What was the inspiration behind Bump Galaxy, and why did you decide on Minecraft as the medium to deliver it in?
When I first started playing Minecraft, I was struck by the exploitative mechanisms behind most video games. I feel differently about it now, but at the time, it wasn’t intuitive for me to chop trees and turn cows into beef. When I first spawned in a forest in Minecraft, all ll I wanted to do was pet the fox before me. I was shocked to find that all I could do was kill it. I think that the way we’re taught to play has a lot to do with how we interact with one another in the physical world. I wondered if I could create my own alternate reality within Minecraft’s neoliberal worldmaking system that actually aligned with my values.
Bump Galaxy really just started out as an experiment. I use to practice Reiki (energy healing, for those that aren’t familiar) and tried doing sessions in a smaller Minecraft server called Portal’s Temple. I didn’t have a physical space to do it and lots of healers do it via distance anyway so I thought doing Reiki in a floating temple in the sky overlooking a lake and forest might be a more intimate way to do virtual care.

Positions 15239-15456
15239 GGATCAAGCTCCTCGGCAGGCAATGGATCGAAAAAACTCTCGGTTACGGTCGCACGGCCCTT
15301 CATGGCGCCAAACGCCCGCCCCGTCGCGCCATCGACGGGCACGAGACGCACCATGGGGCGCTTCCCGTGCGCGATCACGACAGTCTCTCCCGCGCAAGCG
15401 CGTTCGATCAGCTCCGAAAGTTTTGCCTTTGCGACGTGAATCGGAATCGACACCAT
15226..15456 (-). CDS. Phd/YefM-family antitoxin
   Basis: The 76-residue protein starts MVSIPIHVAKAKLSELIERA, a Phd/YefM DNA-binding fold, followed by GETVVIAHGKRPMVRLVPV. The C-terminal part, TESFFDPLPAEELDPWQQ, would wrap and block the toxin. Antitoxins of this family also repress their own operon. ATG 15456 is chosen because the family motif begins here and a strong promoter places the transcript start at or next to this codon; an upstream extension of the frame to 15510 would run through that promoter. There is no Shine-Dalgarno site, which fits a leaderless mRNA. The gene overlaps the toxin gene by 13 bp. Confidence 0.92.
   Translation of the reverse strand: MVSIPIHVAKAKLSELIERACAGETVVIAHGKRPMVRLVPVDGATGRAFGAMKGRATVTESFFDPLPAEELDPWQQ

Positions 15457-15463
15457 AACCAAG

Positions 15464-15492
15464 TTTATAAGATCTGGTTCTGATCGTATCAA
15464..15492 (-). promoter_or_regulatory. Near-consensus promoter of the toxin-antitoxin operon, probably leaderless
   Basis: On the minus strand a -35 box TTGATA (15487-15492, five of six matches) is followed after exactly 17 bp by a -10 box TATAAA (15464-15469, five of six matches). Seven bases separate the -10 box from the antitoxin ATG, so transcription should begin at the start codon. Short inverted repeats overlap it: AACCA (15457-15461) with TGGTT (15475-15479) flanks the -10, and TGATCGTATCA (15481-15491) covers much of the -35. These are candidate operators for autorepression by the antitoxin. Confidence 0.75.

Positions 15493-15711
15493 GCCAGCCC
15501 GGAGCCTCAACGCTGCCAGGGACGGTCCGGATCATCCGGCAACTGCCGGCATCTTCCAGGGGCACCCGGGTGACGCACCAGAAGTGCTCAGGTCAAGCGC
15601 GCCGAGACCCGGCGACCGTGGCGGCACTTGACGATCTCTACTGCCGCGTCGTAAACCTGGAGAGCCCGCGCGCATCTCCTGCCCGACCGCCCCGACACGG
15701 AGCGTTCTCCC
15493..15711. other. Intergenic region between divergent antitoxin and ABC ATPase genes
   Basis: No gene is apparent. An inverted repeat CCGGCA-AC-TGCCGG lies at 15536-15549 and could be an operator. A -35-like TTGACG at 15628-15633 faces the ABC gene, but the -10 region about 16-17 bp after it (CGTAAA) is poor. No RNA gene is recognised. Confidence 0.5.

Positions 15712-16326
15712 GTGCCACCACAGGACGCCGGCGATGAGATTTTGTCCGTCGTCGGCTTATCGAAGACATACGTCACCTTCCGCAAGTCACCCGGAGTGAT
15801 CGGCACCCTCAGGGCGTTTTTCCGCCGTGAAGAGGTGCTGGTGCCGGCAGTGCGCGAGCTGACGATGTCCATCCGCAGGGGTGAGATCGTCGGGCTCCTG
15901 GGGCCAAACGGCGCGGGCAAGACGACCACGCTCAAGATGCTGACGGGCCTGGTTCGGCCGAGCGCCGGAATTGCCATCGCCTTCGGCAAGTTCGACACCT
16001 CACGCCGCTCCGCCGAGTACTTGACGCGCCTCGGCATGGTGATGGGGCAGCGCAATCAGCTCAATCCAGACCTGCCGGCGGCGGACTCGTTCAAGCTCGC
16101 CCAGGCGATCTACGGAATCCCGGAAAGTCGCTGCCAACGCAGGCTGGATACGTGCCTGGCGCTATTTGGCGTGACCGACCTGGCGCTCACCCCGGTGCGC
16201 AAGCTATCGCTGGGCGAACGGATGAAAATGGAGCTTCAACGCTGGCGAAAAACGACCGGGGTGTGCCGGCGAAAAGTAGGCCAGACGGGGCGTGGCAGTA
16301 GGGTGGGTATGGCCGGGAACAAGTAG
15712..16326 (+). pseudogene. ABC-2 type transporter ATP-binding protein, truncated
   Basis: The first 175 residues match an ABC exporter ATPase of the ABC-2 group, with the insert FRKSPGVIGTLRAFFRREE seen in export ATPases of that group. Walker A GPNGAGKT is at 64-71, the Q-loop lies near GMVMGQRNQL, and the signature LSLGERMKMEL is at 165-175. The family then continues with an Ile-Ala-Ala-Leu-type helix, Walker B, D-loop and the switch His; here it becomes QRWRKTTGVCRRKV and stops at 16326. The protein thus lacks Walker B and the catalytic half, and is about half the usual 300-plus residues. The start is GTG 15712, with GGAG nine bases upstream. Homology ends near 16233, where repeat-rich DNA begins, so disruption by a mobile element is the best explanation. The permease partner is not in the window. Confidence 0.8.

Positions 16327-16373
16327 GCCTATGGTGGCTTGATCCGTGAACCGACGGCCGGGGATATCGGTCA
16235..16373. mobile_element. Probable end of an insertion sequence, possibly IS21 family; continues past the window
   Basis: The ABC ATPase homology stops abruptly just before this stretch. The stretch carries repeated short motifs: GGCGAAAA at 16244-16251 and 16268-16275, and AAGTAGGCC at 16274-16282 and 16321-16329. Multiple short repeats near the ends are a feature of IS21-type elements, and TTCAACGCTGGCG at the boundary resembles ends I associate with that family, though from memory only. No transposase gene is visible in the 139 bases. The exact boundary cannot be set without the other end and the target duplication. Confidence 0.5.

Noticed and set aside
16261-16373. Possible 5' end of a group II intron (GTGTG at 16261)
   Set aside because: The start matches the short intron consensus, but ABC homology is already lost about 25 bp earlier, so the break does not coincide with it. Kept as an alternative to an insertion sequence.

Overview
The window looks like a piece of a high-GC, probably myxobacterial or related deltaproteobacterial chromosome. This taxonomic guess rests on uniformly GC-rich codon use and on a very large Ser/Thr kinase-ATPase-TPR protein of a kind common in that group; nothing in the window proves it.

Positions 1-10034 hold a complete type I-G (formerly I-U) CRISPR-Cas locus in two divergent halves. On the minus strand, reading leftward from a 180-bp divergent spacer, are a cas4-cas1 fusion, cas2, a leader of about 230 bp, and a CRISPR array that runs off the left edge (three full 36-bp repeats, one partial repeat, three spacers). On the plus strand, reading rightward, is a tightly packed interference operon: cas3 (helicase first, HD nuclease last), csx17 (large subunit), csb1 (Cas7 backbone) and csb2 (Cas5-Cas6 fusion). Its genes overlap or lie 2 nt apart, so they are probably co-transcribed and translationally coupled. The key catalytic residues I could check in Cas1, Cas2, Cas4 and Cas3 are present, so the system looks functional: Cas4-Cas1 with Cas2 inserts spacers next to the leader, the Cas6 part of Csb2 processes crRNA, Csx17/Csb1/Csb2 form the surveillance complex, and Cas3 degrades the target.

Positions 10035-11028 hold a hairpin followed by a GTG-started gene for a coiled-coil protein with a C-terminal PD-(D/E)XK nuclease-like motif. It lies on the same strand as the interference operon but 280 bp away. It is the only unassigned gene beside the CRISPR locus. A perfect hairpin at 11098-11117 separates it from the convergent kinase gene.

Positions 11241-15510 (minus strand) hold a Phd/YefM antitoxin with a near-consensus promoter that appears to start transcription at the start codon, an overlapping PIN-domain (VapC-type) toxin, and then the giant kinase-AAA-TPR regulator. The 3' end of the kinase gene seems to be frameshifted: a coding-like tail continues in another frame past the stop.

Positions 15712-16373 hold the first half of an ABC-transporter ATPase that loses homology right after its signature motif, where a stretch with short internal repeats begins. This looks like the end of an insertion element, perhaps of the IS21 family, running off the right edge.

At some point before the COVID-19 pandemic, I connected with several different care practitioners (counselors, drama therapists, haptotherapists, etc.) who expressed the need to migrate their practices online. They were actively seeking ways to virtualize their practice but didn’t know how. I invited a few of them to visit the server and we grew it into what’s now Bump Galaxy that could accommodate more people and other forms of care. It was really more a matter of small, incremental insights rather than one big burst of inspiration.
I built Bump Galaxy on Minecraft simply because it’s the game that sparked my interest in game mechanics. In hindsight though, I’m glad that I built it there because it was really the quickest, cheapest and most accessible way to prototype and validate different game world therapies.